Ron Paul: Bring troops home from Syria now Without foreign support, ISIS will never regain significant positions in Syria: Opposing viewI was disappointed to hear President Trump so quickly reverse his position on removing U.S. troops from Syria. “We’re going to get back to our country, where we belong,” he told an Ohio audience just a week ago. That sounded refreshingly like candidate Trump’s promises of no more nation-building. Then he flipped his position and announced we’d stay.

Yet, less than a week ago at a news conference, Trump said , "I want to get out . Now, Trump is being criticized for much the same thing, announcing his intention to bring home the 2,000 U . S . troops stationed in Syria as soon as possible .

When asked to elaborate, though, he insisted that the job was “almost completed” and restated his intention to withdraw U . S . soldiers from Syria as soon as possible (while resurrecting a The White House revealed that Trump was convinced of the value of a short-term deployment in Syria .

The United States, France and Britain have all offered official justifications for their joint military strike on Syrian chemical weapons sites over the weekend and their own versions of what it means for Syria’s civil war.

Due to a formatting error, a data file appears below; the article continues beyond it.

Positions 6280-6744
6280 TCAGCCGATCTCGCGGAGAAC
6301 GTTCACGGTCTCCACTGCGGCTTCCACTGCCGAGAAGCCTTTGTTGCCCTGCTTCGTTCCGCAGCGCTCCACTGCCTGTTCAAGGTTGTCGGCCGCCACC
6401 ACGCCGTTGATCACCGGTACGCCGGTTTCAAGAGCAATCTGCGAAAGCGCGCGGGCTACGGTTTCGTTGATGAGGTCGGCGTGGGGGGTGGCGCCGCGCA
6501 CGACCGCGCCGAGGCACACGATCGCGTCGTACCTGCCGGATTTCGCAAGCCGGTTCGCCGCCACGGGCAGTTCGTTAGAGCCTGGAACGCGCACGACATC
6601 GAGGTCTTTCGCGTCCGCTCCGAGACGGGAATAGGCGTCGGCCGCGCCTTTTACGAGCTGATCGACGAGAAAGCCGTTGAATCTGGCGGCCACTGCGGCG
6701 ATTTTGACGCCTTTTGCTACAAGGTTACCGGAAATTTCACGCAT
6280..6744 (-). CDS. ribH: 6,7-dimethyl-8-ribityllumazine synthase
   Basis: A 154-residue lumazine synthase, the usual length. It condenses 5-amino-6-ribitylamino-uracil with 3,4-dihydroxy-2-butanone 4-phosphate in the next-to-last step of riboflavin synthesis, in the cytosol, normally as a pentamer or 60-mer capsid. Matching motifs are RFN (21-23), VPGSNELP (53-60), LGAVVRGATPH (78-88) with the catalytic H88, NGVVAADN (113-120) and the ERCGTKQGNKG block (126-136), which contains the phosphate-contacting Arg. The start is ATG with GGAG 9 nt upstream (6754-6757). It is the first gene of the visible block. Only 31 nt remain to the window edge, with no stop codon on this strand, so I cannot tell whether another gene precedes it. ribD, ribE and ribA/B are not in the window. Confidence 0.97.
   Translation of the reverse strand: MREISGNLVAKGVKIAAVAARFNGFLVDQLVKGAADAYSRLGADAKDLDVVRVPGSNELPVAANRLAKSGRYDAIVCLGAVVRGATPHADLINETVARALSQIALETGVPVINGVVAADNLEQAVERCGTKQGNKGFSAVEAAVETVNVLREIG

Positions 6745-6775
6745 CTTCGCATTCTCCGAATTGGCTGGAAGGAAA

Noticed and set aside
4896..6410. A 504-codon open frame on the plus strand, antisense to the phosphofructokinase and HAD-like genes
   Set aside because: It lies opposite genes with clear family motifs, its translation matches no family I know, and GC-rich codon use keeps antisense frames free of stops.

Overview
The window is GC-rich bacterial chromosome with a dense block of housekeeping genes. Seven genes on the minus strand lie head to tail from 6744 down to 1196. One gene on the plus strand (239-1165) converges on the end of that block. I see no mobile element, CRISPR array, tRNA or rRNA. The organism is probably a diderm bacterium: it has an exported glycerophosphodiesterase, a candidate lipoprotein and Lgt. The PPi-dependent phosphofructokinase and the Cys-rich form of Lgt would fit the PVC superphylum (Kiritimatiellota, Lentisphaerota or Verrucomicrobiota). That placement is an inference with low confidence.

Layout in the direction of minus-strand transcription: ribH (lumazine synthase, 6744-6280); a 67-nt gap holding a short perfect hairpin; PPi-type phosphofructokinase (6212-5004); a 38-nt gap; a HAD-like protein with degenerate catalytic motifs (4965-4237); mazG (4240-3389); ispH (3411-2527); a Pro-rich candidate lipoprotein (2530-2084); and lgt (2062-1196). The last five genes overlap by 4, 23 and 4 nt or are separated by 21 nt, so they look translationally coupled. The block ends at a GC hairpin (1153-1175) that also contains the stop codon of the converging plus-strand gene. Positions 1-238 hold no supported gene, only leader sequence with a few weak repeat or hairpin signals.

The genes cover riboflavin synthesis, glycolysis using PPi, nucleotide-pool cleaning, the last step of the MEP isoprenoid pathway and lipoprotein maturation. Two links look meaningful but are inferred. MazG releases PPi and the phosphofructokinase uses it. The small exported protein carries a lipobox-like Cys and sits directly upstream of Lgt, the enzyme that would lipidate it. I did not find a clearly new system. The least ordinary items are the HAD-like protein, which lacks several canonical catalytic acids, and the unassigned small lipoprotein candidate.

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In London, British Prime Minister Theresa May rejected criticism that she acted on Trump’s “whims” and said that her decision to send Royal Air Force warplanes to attack Syrian targets was not done as a favor to the president.

“We have not done this because President Trump asked us to do so,” May told the House of Commons on Monday. “We have done it because it is in our national interest to do so.”

Averting an “overwhelming humanitarian catastrophe is permissible under international law,” May said.

Trump says Syria attack "could be very soon or not so soon at all"

  Trump says Syria attack U.S. President Donald Trump amended on Thursday an earlier warning of a swift military strike against Syria in retaliation for a suspected chemical weapons attack on civilians, saying it "could be very soon or not so soon at all.""Never said when an attack on Syria would take place," Trump wrote on Twitter.

“We’ll be coming out of Syria very soon ,” Trump told the crowd. And just two hours before Trump ’ s remarks, the Pentagon had said US troops needed to stay in Syria to “guarantee the lasting defeat” of ISIS.